One day he hatched the idea of approaching the father of a friend for a job, because he was fed up with his current position--running messages around New York City on the subway. The friend's father, William S. Brady, owned a stage company and a film studio, and Humphrey Bogart's work for him represented the beginning of his acting career.

 

After being promoted to assistant stage manager, Bogart's performing debut came during a rehearsal, when he filled in for the indisposed juvenile lead. Despite the poor quality of this first attempt, he was hooked. In 1920 he landed his first part, in a Brady road production of The Ruined Lady. He first appeared on a New York stage two years later in Drifting, and he continued to perform in plays for the next thirteen years.

 

He began getting small parts in movies only in the late 1920s, and the general public became aware of his existence when he appeared as vicious killer Duke Mantee in the 1936 film version of The Petrified Forest. After more than fifteen years of working full-time in the business, Humphrey Bogart's name was known in Hollywood.

 

In 1943 he and third wife Mayo Methot traveled to North Africa with the USO in an effort to do their bit for the boys overseas, but the couple's performances were apparently not as entertaining as their offstage fights. Although they shared a genuine affection, the hard-drinking duo frequently fell into disharmony. Their disagreements were loud and sometime featured displays such as door-banging and object-throwing. The USO's enthusiasm for husband-and-wife teams may have dwindled after the Bogart experience.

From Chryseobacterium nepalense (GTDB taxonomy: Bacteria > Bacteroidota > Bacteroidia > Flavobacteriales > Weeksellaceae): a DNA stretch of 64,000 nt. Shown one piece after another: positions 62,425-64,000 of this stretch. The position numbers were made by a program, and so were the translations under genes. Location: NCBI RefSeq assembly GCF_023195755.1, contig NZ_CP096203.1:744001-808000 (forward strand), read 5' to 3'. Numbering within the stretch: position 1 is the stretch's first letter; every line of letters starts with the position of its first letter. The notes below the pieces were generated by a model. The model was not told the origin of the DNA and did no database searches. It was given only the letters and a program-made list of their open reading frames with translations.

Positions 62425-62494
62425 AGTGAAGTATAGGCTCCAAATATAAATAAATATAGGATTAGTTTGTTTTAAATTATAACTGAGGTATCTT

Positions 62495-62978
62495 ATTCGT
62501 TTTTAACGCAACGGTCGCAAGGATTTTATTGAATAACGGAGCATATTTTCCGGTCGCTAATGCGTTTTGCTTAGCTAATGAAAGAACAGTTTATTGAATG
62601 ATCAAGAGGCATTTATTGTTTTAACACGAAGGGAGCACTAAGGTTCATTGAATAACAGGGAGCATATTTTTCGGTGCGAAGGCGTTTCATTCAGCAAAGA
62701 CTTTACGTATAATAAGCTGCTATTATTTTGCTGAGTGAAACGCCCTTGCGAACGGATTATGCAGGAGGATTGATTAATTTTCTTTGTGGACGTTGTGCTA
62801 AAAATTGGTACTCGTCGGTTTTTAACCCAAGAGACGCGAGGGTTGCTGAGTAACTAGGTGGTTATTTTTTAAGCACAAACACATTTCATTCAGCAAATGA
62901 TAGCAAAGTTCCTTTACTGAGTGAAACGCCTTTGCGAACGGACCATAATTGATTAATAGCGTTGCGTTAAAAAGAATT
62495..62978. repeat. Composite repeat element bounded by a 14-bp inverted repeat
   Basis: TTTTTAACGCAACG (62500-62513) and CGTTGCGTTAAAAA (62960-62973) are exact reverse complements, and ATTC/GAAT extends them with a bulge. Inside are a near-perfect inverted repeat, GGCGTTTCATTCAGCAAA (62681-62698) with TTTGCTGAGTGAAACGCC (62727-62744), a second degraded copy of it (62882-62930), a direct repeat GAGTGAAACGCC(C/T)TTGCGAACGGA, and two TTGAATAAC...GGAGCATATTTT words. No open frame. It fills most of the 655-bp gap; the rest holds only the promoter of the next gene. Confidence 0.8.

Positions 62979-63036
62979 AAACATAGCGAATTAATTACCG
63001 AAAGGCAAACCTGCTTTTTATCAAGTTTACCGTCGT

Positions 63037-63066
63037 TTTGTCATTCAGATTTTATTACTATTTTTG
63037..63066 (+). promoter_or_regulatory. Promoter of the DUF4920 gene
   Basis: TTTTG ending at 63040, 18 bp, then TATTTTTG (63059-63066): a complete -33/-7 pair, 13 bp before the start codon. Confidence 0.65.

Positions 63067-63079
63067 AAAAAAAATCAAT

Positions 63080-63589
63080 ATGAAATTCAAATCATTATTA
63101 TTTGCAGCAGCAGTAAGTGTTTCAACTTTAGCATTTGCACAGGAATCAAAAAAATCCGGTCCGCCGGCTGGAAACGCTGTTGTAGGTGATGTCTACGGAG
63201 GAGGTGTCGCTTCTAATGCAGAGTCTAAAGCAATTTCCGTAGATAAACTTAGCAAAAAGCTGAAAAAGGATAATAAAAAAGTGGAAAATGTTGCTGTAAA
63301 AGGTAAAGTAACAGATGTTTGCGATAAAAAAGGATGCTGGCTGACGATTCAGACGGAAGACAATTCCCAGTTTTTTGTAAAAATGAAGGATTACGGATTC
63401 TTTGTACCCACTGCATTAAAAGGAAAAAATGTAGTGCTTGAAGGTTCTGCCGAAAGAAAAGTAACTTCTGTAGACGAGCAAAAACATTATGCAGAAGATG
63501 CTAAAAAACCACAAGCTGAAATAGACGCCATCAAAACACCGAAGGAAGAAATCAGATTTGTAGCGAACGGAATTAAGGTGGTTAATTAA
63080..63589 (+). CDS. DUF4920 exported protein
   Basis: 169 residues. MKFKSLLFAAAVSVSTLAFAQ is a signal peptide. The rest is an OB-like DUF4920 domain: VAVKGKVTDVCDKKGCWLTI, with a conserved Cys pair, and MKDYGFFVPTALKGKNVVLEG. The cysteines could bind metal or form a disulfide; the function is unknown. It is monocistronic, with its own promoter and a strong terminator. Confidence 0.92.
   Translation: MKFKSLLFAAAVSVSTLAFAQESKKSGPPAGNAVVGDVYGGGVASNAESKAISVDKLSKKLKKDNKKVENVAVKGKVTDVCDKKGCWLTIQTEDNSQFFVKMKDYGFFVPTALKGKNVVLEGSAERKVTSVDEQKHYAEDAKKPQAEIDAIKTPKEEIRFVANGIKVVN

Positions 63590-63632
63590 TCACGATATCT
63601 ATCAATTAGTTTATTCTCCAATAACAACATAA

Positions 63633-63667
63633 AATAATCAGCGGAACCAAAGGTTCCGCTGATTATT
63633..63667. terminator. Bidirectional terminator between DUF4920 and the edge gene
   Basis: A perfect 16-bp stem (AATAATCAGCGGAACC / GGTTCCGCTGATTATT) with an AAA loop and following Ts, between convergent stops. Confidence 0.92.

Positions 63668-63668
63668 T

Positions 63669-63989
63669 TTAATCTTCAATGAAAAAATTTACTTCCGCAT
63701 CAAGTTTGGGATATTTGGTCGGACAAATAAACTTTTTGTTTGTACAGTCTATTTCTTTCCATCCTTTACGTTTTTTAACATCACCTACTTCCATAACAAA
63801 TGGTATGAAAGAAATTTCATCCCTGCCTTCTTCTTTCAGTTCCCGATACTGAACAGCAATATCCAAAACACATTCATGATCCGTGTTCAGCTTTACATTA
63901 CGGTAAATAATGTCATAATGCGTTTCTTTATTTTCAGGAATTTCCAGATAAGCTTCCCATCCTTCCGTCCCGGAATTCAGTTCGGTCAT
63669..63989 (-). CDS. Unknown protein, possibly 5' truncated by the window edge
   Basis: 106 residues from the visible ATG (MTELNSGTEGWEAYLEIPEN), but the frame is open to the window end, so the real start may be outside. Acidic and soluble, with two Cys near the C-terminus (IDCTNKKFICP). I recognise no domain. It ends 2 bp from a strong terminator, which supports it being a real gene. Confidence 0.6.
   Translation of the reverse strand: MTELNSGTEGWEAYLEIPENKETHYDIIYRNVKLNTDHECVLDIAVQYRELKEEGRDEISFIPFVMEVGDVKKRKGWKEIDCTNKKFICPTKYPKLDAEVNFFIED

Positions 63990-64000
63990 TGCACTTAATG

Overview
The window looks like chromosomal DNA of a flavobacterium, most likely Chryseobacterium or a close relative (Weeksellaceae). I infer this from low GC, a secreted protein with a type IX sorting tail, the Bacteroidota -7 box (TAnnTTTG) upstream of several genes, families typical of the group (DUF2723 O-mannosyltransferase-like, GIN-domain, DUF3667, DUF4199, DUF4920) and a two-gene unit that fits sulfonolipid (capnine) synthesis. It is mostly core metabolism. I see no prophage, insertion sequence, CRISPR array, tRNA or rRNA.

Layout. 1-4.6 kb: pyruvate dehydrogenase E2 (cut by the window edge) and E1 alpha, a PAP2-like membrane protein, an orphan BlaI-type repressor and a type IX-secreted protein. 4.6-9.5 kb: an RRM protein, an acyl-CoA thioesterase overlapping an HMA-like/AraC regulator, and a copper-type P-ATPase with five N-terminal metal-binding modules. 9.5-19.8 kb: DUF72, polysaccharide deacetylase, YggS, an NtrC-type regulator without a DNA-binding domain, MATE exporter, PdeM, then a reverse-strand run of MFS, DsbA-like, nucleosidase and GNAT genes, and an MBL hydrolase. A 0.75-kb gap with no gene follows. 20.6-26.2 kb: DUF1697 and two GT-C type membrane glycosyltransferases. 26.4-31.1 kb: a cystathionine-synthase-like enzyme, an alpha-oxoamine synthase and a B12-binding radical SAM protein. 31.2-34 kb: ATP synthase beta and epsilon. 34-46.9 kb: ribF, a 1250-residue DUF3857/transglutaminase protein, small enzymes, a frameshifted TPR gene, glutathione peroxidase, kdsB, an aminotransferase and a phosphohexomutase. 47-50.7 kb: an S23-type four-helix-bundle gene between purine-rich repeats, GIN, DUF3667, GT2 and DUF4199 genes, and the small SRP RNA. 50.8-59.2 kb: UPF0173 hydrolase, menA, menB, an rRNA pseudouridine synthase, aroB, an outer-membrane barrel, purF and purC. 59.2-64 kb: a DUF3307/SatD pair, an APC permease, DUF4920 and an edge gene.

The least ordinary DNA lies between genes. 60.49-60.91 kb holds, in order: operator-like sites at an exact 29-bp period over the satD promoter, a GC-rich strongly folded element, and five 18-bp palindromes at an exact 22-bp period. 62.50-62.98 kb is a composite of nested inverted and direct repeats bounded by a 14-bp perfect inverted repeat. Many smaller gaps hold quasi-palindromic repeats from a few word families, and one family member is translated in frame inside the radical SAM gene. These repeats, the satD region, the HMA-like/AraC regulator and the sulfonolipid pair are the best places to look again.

Back in California, Humphrey continued to do his bit by joining the Coast Guard Auxiliary and reporting for duty once a week, in Balboa. It was here that he began meeting secretly with Lauren Bacall, whom he met on the set of To Have and Have Not in 1944, when his alliance with Mayo had suffered through all but the final battles. He and Bacall were married in 1945, his fourth and final marriage. They had two children.

 

Bogart and Bacall were liberal Democrats, supported both FDR and Harry Truman, and initially opposed the efforts of the House Committee on Un-American Activities to identify communists within the movie industry, although they later recanted. Like his character Rick in Casablanca (which won him a 1943 Academy nod), Bogart was in no way a political activist or the advocate of any particular cause, but he spoke up and took sides when he felt it had to be done.

 

At the time he made Casablanca, his only affiliation with the military was chess games that he played with servicemen through the mail. But the Moroccan story would have lasting significance to its countless viewers as an anti-Nazi statement. It opened not more than two weeks after the Allies had landed in North Africa; and just as the movie's circulation increased, FDR, Churchill, and Gen. Charles de Gaulle were attending a well-publicized summit meeting in Casablanca. Good timing for the studio, this sequence of real-life wartime events also established Bogart as a lasting symbol of resistance to fascism.